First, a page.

There used to be something of collective sigh of welcome relief when an agreement was reached between superpowers back in the late 20th century – whether it was through arms or CFC reduction or simply something that would generally make the world a slightly happier, or perhaps slightly less dangerous, place in which to live.
So we come to 2021 and the ongoing Cop 26 summit in Glasgow, where two of the more important world leaders, with respect to potentially addressing climate change, as their countries either are large emitters or large exporters of fossil fuels, didn't actually turn up for the conference in person.
Fortunately, with what looks like a fair amount of backroom negotiation, the US and China (though notably not Russia, or at least not yet) came to a surprise agreement on a joint declaration that would see "close co-operation" on emissions cuts over the next 10 years in an attempt to prevent an average global temperature rise of 1.5C or more.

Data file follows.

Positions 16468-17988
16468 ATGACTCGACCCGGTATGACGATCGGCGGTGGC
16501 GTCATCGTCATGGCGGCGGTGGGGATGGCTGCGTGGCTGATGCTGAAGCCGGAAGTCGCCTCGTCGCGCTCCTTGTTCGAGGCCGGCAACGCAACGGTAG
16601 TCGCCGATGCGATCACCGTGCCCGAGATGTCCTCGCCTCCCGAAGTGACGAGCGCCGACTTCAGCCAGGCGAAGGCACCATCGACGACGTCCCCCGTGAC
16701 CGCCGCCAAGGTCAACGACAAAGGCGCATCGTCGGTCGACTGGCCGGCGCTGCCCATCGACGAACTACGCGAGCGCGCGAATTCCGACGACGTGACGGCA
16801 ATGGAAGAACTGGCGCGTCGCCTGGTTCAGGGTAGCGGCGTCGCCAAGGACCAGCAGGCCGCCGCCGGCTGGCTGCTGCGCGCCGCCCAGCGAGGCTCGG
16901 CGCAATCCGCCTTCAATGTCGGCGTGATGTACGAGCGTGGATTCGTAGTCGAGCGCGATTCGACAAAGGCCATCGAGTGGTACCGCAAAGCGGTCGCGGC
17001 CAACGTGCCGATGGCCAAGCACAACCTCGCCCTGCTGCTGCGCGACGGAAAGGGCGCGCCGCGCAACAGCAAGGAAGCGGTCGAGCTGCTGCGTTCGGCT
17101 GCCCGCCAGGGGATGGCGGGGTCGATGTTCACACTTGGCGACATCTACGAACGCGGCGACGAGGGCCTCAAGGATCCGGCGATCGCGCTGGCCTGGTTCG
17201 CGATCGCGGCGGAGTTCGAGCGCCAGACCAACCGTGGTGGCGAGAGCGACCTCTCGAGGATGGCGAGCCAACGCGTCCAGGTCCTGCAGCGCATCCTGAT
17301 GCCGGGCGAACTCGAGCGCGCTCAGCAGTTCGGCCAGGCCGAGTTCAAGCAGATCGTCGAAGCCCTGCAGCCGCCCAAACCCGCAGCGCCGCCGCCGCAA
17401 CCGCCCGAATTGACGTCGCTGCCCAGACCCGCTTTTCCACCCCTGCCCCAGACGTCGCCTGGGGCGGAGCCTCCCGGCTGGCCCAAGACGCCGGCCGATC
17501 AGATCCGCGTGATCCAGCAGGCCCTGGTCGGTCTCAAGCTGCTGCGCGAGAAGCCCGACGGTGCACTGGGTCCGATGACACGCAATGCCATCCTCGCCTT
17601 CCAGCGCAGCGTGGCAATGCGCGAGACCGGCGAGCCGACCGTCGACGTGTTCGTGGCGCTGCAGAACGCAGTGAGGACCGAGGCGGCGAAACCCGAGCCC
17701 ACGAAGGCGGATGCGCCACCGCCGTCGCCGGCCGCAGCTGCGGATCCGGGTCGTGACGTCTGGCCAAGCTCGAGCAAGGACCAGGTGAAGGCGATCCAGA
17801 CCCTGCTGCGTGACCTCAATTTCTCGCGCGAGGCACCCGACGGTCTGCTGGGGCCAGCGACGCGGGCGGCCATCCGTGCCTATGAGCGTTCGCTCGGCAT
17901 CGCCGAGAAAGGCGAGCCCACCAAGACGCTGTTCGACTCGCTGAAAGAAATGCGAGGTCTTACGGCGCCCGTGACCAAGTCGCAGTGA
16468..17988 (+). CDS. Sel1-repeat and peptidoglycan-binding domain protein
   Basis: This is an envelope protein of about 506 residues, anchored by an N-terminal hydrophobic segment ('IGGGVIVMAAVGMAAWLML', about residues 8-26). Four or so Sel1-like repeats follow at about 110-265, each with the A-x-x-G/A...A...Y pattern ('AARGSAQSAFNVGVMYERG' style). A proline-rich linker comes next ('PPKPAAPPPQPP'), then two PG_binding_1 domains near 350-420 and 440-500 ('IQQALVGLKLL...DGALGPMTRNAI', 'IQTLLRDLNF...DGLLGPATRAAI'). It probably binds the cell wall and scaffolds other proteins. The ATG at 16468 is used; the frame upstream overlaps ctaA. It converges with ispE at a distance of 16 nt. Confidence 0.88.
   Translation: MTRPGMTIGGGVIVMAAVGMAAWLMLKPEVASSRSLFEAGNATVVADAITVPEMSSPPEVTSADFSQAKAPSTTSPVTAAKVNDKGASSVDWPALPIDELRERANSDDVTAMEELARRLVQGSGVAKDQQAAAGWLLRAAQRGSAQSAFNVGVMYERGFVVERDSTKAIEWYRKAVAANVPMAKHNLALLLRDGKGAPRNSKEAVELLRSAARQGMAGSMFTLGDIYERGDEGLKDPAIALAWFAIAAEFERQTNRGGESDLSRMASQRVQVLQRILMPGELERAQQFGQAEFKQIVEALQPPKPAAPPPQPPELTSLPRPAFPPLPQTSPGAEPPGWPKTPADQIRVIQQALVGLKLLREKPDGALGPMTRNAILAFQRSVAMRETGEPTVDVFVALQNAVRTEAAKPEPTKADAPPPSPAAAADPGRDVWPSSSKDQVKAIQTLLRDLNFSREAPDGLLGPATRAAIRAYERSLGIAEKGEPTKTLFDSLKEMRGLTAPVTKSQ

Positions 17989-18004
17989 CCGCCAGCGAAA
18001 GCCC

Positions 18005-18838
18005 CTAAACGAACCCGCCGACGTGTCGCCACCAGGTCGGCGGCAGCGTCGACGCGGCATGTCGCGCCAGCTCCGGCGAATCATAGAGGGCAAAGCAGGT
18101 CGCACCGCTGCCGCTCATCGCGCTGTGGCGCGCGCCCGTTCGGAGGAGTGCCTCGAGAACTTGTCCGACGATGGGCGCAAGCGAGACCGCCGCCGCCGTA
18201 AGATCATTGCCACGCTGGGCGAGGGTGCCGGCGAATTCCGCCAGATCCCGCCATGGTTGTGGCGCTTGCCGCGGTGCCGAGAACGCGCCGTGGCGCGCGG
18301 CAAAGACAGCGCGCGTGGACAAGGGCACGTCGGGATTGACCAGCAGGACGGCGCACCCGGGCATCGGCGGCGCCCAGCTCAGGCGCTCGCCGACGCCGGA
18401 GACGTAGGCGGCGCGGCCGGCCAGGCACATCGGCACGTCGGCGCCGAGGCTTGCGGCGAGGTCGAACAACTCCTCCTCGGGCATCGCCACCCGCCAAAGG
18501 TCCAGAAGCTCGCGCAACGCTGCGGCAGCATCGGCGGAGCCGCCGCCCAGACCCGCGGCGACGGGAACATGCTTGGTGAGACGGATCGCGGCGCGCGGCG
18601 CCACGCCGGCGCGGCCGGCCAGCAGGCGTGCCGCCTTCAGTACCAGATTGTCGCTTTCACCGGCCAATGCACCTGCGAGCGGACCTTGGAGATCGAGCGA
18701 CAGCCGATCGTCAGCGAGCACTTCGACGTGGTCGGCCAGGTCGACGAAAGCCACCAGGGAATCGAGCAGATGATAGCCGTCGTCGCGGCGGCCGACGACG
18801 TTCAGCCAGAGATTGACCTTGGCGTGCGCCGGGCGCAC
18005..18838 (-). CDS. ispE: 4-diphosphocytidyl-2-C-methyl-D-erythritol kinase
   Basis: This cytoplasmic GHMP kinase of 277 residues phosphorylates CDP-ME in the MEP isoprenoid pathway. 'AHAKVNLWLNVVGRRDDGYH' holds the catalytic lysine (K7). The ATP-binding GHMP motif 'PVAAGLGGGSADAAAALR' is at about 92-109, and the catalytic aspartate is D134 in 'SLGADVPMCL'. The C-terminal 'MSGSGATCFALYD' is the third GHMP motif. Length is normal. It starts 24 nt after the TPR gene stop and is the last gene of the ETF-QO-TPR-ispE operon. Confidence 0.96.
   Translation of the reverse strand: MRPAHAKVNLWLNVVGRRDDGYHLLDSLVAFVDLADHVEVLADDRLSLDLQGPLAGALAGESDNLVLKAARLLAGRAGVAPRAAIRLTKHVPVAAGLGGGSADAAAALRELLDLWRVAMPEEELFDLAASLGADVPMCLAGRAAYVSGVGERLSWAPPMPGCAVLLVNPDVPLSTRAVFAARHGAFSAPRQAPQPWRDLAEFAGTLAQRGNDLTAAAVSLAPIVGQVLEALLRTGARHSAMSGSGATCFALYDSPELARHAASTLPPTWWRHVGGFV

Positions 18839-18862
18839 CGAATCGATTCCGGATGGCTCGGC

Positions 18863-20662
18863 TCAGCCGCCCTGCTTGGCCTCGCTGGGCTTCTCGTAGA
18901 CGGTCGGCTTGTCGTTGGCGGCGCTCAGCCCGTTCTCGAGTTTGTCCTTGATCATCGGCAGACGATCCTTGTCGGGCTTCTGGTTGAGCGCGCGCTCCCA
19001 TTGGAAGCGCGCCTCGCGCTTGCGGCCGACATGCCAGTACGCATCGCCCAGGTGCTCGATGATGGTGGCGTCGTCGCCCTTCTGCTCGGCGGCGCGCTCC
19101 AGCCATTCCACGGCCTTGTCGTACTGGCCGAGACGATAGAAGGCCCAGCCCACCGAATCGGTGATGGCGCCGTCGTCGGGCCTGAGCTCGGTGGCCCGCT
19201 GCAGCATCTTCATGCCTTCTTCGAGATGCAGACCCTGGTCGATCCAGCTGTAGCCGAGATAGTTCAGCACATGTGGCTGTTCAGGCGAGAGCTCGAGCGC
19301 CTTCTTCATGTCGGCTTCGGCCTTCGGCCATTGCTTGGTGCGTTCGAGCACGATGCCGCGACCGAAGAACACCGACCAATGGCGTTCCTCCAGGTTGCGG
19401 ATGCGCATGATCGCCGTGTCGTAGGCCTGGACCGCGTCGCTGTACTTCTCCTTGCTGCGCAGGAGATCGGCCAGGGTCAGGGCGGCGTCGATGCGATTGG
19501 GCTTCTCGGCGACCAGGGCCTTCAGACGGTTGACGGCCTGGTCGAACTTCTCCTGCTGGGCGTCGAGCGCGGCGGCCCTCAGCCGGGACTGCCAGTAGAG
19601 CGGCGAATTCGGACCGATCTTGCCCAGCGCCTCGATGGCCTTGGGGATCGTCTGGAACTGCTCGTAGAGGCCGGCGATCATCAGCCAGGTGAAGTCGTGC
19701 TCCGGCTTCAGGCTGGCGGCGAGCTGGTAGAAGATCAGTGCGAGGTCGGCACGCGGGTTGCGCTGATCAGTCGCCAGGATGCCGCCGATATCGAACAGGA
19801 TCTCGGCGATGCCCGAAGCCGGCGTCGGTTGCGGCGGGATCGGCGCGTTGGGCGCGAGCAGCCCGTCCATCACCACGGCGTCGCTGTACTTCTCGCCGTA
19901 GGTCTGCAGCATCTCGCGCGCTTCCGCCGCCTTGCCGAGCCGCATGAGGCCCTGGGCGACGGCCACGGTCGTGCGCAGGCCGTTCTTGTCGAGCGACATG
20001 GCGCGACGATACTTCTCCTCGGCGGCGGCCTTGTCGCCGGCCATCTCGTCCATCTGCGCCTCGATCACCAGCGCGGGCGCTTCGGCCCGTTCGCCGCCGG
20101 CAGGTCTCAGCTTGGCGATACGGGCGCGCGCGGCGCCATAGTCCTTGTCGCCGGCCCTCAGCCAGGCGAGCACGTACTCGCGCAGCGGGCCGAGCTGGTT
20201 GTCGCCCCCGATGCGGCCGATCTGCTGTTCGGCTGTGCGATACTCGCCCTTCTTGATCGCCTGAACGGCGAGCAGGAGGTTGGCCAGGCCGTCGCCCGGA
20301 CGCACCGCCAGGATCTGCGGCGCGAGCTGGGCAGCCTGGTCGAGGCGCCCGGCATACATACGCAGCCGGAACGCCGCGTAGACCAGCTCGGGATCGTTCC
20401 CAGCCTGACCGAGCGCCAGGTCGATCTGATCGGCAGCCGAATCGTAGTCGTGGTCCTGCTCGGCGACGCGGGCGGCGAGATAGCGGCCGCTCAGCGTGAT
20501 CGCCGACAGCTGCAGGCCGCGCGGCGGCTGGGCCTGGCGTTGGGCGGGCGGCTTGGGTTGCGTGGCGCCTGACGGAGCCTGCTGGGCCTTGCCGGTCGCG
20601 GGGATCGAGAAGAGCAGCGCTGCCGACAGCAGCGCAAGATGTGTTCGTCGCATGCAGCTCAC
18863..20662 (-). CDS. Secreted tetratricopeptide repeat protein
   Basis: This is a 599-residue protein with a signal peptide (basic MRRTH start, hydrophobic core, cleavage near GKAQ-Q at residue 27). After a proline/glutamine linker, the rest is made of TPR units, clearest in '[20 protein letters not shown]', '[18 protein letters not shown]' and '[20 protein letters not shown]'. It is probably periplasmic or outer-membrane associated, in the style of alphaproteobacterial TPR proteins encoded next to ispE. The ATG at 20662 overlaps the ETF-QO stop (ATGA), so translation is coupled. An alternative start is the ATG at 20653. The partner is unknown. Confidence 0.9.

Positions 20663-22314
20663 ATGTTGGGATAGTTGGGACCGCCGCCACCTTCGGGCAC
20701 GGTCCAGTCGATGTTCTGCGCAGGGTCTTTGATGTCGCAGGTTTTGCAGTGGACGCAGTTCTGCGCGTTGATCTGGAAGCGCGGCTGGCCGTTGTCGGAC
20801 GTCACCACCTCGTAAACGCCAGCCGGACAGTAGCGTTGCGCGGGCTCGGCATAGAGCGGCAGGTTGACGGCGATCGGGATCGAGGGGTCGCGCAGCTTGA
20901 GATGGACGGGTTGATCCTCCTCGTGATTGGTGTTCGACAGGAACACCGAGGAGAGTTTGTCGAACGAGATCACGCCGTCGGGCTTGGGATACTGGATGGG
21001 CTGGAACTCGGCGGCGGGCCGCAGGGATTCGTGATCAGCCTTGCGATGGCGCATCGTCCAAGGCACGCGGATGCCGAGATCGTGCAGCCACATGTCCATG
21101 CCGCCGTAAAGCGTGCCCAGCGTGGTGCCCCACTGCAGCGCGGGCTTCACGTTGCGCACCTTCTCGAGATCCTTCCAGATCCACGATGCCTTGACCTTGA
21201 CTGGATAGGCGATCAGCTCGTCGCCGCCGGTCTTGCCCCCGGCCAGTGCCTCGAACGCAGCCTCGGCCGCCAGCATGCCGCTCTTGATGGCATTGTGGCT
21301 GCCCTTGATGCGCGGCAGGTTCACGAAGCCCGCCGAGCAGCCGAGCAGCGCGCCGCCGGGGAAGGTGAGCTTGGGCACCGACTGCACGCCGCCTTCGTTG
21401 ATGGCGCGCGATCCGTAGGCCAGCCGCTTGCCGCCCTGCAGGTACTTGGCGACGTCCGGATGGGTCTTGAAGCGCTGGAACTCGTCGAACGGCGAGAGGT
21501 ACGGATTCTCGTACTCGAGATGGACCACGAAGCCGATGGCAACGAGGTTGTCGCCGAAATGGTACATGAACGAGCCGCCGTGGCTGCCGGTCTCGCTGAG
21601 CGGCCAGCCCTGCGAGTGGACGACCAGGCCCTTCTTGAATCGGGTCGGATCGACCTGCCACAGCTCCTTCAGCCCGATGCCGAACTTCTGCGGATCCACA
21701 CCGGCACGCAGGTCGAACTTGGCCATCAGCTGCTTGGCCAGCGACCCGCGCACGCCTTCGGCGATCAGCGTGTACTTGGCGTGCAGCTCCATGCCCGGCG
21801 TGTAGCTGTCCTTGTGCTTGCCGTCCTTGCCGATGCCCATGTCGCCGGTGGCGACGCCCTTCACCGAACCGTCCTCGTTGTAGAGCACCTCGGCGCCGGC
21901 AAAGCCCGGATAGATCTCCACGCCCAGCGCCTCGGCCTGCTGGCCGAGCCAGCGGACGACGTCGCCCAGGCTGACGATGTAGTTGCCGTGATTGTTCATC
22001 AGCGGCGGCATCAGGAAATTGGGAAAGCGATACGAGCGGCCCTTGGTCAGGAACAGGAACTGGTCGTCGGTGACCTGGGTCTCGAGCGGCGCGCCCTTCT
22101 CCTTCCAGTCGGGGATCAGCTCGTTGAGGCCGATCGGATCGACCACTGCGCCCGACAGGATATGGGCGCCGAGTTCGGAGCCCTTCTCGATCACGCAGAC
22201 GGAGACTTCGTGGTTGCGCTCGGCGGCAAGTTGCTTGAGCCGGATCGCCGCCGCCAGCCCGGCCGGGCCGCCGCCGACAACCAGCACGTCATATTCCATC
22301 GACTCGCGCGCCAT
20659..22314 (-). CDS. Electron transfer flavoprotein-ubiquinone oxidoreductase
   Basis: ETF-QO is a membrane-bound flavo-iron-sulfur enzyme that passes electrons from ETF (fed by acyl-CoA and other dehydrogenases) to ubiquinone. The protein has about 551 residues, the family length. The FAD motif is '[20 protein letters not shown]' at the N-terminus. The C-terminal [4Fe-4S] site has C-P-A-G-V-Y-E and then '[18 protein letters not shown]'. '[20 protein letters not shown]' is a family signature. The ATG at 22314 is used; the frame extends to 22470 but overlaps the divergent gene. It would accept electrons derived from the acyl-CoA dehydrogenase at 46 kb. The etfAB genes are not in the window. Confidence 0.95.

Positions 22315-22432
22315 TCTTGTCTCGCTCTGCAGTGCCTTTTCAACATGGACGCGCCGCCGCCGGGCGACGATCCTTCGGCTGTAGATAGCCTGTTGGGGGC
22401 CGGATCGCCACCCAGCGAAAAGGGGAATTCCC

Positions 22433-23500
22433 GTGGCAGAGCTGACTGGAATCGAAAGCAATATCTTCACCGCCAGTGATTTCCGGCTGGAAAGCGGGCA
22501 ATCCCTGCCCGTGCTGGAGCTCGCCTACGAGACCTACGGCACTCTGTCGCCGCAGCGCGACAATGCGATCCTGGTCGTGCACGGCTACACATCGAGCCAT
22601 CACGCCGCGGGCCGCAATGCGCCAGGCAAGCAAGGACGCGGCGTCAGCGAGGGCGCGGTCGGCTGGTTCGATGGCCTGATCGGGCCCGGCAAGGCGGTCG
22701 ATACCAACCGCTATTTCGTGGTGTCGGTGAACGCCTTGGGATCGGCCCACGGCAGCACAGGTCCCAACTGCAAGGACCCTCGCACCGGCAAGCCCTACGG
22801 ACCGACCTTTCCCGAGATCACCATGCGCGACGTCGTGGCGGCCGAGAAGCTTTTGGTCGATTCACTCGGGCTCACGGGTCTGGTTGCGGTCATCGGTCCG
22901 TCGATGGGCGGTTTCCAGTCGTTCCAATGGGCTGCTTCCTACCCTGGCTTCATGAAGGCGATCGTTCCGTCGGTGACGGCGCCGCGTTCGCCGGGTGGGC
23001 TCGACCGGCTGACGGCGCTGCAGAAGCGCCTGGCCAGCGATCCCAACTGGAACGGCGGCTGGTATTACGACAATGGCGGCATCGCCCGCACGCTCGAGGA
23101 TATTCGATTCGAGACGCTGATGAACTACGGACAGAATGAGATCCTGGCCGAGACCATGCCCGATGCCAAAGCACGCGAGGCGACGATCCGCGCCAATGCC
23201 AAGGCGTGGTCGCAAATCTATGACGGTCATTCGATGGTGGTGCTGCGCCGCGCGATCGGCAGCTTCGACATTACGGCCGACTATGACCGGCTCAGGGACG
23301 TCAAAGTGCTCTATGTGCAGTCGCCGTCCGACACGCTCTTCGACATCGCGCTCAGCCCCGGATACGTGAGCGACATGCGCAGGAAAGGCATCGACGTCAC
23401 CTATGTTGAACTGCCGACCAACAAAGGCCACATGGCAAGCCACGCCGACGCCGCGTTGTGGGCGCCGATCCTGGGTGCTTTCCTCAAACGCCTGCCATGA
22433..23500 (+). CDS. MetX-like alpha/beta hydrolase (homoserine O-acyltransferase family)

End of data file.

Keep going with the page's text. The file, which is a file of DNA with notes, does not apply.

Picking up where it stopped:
Though, at this early stage, it is only a declaration of intent rather than a firm commitment to actual cuts it should nonetheless be welcomed considering the alternative - i.e. no action at all.
Effectively, what we should take from this declaration is that it underlines the importance that both countries attach to the potentially catastrophic effects of global climate change and its effect both on the world, their countries, and naturally their economies.
Additionally, it's also important to note that this declaration also marks the first time, for some time, that the US and China have committed to work together for the good of both.
Here's hoping that this is just the start of further collaboration across a range of areas that can make the world, not only a safer place to live in now, but also for it to remain a safe place in which to live for the foreseeable future.
As is said, the 'proof of the pudding is in the eating', now we at least have the recipe.
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